Category Archives: Live Reviews

M83 w/The Los Angeles Philharmonic – The Disney Concert Hall


M83 w/The Los Angeles Philharmonic
The Disney Concert Hall, Los Angeles, 03.07.09
Grade: 95%
by Kenny S. McGuane

For those tuned into the musical catalog of France’s M83,
a pairing of its epic-electronica vision with an orchestra may have
seemed obvious from the get go. For others though, it might only seem
obvious retrospectively. Those that were fortunate enough to have a
seat in downtown L.A.’s Disney Concert Hall on
Saturday night had the privilege of hearing selections of M83’s
decadent and window-shattering electronic music immersed in orchestral
settings played by none other than The Los Angeles Philharmonic.

Although popular music and classical music have certainly mixed before,
there was something very special about Saturday night’s concert: M83
and the L.A. Phil might be one of the most successful genre mash-ups of
all time, certainly one of the most unique. READ THE FULL REVIEW HERE



Travis – Live at The Troubadour


West Hollywood, CA – 11.11.08
Grade: 89%
by Kenny S. McGuane

It’s still baffling that there is any debate over whether or not Travis are as good a band or better than Coldplay or Keane. Just mentioning the name Coldplay at a Travis concert is sure to get you several dozen beer bottles shattered in your eyes.

Of course Travis are better.

Sure, there’s no accounting for taste, but it comes down to which band
one heard first. As far as America is concerned, Scotland’s Travis were
in and out of the scene quicker than you can shout “Brit Pop!” Most
folks on this side of the pond are familiar with “Why Does It Always
Rain On Me?” and perhaps “Sing”, and if those same folks only heard the
singles and never bought the records, then Travis were just another
forgettable band who arrived too late to cash in on the Brit Pop
revolution, which was losing steam during the late 90s. Had record
consumers been paying closer attention to Travis, who debuted years
before both Coldplay and Keane, perhaps the former would have had a
better chance of survival in the States. READ THE FULL REVIEW HERE



Cut Copy & The Presets – Live at the Glasshouse


Pomona, CA – 10.3.08
Grade: 88%
by Kenny S. McGuane

Ahhh The Inland Empire: Such a cultural wasteland and yet so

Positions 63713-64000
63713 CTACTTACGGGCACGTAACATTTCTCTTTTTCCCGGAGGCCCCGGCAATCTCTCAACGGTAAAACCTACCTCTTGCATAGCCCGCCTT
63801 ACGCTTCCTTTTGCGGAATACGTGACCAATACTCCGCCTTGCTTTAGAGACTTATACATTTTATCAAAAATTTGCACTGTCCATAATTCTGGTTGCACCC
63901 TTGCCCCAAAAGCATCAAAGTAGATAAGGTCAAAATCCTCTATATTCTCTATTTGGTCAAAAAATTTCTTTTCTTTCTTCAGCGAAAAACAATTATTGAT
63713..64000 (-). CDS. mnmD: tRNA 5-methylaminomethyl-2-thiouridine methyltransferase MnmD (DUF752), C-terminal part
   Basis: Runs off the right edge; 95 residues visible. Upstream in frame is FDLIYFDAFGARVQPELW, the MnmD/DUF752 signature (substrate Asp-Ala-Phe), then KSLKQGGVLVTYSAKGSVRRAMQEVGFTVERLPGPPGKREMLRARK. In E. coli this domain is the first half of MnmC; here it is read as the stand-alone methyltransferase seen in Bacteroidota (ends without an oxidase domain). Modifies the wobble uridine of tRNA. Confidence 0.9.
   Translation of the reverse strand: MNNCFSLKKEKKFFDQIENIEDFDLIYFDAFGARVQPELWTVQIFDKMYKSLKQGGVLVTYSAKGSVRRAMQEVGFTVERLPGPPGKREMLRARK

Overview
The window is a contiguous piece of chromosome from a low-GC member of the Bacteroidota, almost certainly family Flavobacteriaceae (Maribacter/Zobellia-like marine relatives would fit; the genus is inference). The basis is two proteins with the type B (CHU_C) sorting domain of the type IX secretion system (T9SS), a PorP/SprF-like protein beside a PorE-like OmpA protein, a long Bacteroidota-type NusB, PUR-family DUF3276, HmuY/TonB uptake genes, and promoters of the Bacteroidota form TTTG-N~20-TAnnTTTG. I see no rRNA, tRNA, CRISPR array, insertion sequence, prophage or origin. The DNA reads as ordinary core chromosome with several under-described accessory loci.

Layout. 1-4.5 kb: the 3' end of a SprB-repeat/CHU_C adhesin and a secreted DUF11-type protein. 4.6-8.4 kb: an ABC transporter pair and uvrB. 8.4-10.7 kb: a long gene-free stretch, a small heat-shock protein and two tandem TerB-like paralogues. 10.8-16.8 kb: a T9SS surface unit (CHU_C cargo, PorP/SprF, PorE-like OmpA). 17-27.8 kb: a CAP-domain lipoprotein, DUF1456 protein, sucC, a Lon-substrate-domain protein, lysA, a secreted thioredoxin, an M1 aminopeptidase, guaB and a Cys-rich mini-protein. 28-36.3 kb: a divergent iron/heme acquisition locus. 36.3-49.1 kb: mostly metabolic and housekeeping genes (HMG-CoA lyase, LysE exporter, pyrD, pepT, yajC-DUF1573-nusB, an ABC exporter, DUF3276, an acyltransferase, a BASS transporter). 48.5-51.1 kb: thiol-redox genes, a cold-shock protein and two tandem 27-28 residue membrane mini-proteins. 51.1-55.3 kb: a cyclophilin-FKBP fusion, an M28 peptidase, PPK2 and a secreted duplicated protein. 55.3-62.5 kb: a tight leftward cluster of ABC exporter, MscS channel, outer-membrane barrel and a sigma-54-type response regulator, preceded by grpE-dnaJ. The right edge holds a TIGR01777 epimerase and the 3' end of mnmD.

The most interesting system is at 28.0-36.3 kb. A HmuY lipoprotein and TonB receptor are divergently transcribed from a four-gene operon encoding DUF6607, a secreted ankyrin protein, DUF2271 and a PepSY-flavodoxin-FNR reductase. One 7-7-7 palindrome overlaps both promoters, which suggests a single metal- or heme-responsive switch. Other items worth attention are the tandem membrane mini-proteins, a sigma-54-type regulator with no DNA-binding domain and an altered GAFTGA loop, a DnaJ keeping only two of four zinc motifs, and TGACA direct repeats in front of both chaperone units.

unavoidably a central part of the youthful and sociological composition
of Southern California.

The Glasshouse is situated about 30 miles east of
downtown Los Angeles in one of the Inland Empire’s most depressing and
bizarre cities called Pomona. The all-ages, booze-free club is inside a
disgracefully dilapidated shit-hole of a building where one of its most
apparent oversights is central air conditioning. Thankfully Southern
California temperatures had cooled down quite a bit on Friday night. To
be inside of that building on any normal late summer/early fall evening
where the average temperature in Pomona is hovering somewhere around 92
degrees would have surely landed a few people in the hospital. Perhaps
considering the building’s geographic location, and its either broken
or non-existent air conditioning system, it’s a really good idea to NOT



Paul Weller – Live at the Wiltern Theater


Los Angeles, CA – 9.3.08
Grade: 89%
by Kenny S. McGuane

I remember the first time I heard The Jam and how everything about the music sounded important.
In other words, the music was so exciting and instantaneously addictive
that I didn’t have to do any research to verify how significant—and
exceedingly influential—The Jam must have been. Despite being broken up
for over twenty years, the impact of The Jam is as strong today as
ever. Almost every modern British rock band in recent memory is, from
where I sit, totally transparent about acknowledging—both musically and
aesthetically—the authority The Jam has on contemporary music from the
United Kingdom; after all, imitation is the best form of flattery. READ THE FULL REVIEW HERE